Trade deadline week is here. The New Orleans Pelicans’ 10-game losing streak might have dampened their enthusiasm for making a win-now trade, but no potential buyer has as much to offer a seller as the Pelicans. The inverse is true of the Toronto Raptors.
With that in mind, Pelicans beat writer Will Guillory and Raptors beat writer Eric Koreen of The Athletic discuss what the two teams could offer each other.
Guillory: Thanks for doing this, Eric.
I know the Raptors have kept you busy over the past few weeks. It seems like a new rumor pops up about the team you cover daily. The Kyrie Irving trade to Dallas has certainly shifted the attention a little bit (we’ll get to that later). But Toronto will remain one of the main characters in this year’s trade deadline drama until Thursday.
Much of the league has been patiently waiting for the Raps to complete their current seven-game road trip to see which direction they want to go. That trip ended with Sunday night’s win in Memphis.
In general terms, what’s your feel on the plans Toronto’s front office has going into trade deadline week? Are you anticipating fireworks or do you think it’s still too early to call?
Koreen: Before the Irving trade, I definitely would have said that one of their four veteran starters — Pascal Siakam, O.G. Anunoby, Fred VanVleet and Gary Trent Jr. — would be on the move before Thursday. I’d still lean that way, but the prospect of Kevin Durant becoming available in the summer might make teams think a little harder when it comes to throwing draft picks and young players into trades. Sure, there is always going to be a next star to become available, but this one is a predictable case, and he is one of the best players in the game.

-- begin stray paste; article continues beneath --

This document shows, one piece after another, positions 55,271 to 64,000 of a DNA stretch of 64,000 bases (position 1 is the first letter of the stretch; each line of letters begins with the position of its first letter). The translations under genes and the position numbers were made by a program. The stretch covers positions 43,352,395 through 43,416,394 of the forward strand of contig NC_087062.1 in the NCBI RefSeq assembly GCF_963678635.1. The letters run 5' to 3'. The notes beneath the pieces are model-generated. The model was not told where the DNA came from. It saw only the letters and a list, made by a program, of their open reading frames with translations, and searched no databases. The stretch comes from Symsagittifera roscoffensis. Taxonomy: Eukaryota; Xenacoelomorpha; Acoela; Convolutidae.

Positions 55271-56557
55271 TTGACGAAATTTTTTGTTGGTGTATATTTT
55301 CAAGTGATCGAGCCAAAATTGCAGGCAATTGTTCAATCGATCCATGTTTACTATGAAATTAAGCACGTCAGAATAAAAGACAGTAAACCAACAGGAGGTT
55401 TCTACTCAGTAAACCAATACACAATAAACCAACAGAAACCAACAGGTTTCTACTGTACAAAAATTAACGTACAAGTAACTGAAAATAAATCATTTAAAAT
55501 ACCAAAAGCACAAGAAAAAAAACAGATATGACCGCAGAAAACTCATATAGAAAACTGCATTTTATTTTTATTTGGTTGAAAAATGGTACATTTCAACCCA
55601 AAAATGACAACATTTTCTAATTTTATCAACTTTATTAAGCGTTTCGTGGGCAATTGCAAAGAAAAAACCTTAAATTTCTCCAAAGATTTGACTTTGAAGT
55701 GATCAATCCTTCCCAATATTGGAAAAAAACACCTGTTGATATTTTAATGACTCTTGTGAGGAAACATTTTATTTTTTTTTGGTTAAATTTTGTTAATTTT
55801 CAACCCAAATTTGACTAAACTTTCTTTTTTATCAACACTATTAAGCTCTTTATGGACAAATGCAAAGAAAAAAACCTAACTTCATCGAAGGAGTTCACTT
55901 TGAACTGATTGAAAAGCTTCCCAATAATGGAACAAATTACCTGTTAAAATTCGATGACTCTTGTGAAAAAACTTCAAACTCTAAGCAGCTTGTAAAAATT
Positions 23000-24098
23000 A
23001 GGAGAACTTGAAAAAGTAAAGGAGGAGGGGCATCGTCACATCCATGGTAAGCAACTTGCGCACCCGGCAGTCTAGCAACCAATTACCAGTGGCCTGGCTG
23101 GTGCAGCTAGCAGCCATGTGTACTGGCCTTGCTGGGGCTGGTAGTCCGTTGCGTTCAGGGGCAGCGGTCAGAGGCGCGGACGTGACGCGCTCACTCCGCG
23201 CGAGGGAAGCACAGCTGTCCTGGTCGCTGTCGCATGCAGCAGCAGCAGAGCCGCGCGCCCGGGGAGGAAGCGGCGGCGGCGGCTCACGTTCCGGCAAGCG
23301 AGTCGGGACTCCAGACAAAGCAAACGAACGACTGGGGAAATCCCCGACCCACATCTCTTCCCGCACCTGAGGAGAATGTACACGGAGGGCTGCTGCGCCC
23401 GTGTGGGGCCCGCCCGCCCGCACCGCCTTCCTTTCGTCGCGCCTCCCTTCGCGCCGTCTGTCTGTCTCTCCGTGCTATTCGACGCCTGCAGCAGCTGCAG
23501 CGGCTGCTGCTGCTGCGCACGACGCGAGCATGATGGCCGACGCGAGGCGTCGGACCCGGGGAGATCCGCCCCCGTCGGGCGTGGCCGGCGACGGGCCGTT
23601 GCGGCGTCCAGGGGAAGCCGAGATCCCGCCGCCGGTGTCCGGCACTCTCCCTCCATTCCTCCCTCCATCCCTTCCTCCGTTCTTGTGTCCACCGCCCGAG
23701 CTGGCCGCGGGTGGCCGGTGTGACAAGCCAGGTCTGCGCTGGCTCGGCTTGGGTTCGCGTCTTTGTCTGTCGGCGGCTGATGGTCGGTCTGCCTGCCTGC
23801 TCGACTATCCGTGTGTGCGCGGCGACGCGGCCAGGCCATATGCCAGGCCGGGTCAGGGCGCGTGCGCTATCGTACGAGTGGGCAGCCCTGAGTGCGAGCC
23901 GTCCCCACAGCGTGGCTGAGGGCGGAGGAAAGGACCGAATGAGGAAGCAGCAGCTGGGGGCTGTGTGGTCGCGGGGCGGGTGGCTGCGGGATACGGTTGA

But there are enough teams with realistic chances to make deep runs this season that I still expect good offers to be there for the Raptors. I don’t think they’re in a position where they have to trade someone, although not trading either of their players on expiring contracts, VanVleet and Trent, while also not getting rid of some salary on next year’s books would be problematic. Even if the Raptors were in a position to re-sign both guards, they would be flirting with the luxury tax, if not over it, before they can think about adding any players. For a team that has proven to be mediocre, that’s problematic.